Everything data will soon live in the cloud. That may be a bold statement, however there is no question that we have moved into a new era of information. An era where data is dispersed across the globe and demand for data has accelerated at a lightning pace. Sorry on-premise server farms, only the agility and flexibility of cloud technologies and architectures will accommodate that speed.
Enter RevGen’s Agile Cloud Foundation.
The concept of the Agile Cloud Foundation outlines the core components of cloud architectures. These are critical for scaling your organization to meet the ever-growing, data-driven demands of your customers and stakeholders while also remaining nimble.
In this article, we will share several “rules of the cloud” that the Agile Cloud Foundation addresses, both as opportunities to exploit and threats to mitigate. Our goal is to provide the key considerations and additional information to help you realize the promises of the cloud – the promises of scale, agility, and flexibility – while also avoiding the risks of an unbounded technology.
The core components outlined here as part of the Agile Cloud Foundation are not new in concept nor in cloud computing. However, their unique considerations for effectively leveraging the cloud while remaining agile is what makes these so important. One has to journey into the cloud with eyes wide open to avoid falling prey to misconceptions or be paralyzed by its limitless potential.
The cloud components key to agility, flexibility, and scale are:
Cloud Management & Monitoring (CM&M)
Database & analytics Services
Applications (specifically SaaS)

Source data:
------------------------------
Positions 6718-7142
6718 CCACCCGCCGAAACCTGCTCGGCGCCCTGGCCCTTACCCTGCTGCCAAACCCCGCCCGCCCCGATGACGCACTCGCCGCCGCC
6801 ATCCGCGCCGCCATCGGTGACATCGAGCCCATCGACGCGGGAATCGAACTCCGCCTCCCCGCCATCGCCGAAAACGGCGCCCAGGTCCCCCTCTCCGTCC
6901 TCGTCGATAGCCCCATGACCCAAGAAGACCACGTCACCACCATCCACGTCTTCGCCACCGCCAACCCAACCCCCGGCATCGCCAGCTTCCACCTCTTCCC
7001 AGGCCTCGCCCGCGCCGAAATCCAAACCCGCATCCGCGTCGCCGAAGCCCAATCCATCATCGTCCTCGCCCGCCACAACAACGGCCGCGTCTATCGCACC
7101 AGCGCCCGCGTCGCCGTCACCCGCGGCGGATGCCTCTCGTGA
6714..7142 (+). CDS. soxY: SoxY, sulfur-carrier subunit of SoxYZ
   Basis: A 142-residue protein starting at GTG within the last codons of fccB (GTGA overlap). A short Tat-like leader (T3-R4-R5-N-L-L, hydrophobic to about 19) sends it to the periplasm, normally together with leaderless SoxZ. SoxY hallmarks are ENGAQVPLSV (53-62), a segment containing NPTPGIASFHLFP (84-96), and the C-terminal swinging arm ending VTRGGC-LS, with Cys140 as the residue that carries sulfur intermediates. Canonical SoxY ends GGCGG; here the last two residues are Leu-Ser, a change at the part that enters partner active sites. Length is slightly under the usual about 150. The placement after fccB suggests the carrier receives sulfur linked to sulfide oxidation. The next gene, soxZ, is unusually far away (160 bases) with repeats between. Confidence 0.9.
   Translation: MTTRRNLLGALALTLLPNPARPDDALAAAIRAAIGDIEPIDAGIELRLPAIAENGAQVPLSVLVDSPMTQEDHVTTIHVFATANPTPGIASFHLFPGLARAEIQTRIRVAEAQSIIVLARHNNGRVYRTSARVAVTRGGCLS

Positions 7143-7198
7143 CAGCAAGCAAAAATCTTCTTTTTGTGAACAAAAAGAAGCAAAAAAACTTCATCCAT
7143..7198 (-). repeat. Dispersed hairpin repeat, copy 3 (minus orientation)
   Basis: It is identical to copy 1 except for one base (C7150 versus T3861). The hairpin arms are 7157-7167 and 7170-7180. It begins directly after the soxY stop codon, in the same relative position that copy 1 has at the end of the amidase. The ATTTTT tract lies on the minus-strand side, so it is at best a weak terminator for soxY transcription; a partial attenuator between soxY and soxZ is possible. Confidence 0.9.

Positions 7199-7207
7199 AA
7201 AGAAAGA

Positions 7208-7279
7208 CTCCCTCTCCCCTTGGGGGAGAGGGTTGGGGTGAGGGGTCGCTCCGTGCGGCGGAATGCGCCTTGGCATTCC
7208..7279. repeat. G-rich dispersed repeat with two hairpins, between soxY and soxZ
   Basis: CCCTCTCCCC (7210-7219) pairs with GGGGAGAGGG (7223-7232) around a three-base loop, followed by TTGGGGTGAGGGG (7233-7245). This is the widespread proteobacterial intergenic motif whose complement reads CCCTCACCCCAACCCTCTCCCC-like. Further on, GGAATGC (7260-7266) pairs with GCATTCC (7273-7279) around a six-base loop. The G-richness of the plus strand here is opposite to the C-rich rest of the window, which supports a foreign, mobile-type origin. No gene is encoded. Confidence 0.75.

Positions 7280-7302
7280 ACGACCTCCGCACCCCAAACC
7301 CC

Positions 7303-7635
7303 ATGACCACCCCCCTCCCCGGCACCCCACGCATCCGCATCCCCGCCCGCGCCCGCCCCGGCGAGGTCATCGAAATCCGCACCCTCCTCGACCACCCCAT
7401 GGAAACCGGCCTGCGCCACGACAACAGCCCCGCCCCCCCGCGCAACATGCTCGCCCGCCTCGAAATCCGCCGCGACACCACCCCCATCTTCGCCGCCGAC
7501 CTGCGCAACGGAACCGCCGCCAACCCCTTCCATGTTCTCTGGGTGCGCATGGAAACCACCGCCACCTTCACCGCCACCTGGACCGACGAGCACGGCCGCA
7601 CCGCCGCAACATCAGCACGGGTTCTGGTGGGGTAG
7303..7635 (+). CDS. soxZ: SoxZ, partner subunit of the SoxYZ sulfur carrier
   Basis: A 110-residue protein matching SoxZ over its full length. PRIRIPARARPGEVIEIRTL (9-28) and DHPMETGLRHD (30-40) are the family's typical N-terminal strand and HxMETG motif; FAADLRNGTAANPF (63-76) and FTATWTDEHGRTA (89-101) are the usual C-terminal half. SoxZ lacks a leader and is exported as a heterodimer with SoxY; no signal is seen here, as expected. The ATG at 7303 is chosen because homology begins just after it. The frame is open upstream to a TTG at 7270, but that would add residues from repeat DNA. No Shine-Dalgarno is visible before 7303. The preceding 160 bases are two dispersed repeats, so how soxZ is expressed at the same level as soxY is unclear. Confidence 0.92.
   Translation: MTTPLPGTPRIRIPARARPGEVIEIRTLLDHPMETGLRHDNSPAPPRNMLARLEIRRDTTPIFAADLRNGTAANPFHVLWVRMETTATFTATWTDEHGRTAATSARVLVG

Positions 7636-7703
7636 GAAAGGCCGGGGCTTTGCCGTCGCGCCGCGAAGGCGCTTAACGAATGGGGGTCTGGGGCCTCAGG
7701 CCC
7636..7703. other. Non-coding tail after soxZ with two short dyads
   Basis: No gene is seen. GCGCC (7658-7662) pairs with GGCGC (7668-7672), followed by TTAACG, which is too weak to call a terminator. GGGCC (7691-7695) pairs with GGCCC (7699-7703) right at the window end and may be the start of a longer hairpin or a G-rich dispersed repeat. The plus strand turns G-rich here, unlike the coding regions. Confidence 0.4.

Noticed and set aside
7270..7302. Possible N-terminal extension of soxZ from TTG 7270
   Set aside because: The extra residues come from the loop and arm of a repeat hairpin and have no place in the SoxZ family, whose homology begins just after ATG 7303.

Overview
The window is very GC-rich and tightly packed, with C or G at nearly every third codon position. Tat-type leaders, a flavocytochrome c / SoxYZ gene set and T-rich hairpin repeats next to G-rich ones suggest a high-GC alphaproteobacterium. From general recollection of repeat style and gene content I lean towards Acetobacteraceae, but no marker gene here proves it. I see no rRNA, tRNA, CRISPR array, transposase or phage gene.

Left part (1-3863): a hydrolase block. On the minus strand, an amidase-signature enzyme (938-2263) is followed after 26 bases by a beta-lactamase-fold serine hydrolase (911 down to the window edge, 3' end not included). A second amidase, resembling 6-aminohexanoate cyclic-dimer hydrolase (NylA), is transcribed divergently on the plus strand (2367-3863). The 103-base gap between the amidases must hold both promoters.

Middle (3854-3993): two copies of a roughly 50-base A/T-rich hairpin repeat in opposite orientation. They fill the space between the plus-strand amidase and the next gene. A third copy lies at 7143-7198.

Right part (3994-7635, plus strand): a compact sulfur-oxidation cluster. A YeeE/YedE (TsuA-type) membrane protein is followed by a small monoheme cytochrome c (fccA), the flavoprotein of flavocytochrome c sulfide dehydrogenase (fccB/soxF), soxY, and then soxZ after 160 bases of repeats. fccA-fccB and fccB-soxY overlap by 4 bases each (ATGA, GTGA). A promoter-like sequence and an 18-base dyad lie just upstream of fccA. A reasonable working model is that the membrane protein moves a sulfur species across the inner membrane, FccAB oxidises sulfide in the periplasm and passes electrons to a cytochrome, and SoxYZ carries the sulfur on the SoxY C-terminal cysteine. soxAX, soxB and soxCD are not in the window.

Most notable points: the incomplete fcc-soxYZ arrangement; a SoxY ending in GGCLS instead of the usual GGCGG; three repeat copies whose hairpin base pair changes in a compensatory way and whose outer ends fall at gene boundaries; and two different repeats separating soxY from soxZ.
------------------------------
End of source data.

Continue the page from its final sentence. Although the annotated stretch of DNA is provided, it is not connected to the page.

Virtual Private Cloud (VPC)
Before we delve further into the core components of the Agile Cloud Foundation, let’s first set some context with RevGen’s three rules of the cloud.
RevGen’s Rules of the Cloud: Opportunity vs. Threat
1. The cloud is flexible and expandable.
In principle, every CPU, disk, and memory segment is virtualized, making cost the only actual ceiling in this virtual state. Understanding and working within these cost ceilings is the first challenge, as pricing can be a crucial growth limiter even to a scalable cloud framework.
2. The movement of data in the cloud regulates the speed of change.
The slowest, most oblique connection between a legacy system and the cloud is the cap on data movement, narrowing what could be a massive pipeline down to the width of a drinking straw.
Our second cloud challenge is to create networks (intra-cloud, inter-cloud, and between cloud and on-premise) to move data safely and at the greatest speed possible.
3. The cloud’s unbounded freedom.
Yes, the cloud presents seemingly endless possibilities, however, without careful implementation of your Agile Cloud Foundation, lack of governance – of data, resources, and users – will be an inhibitor to success.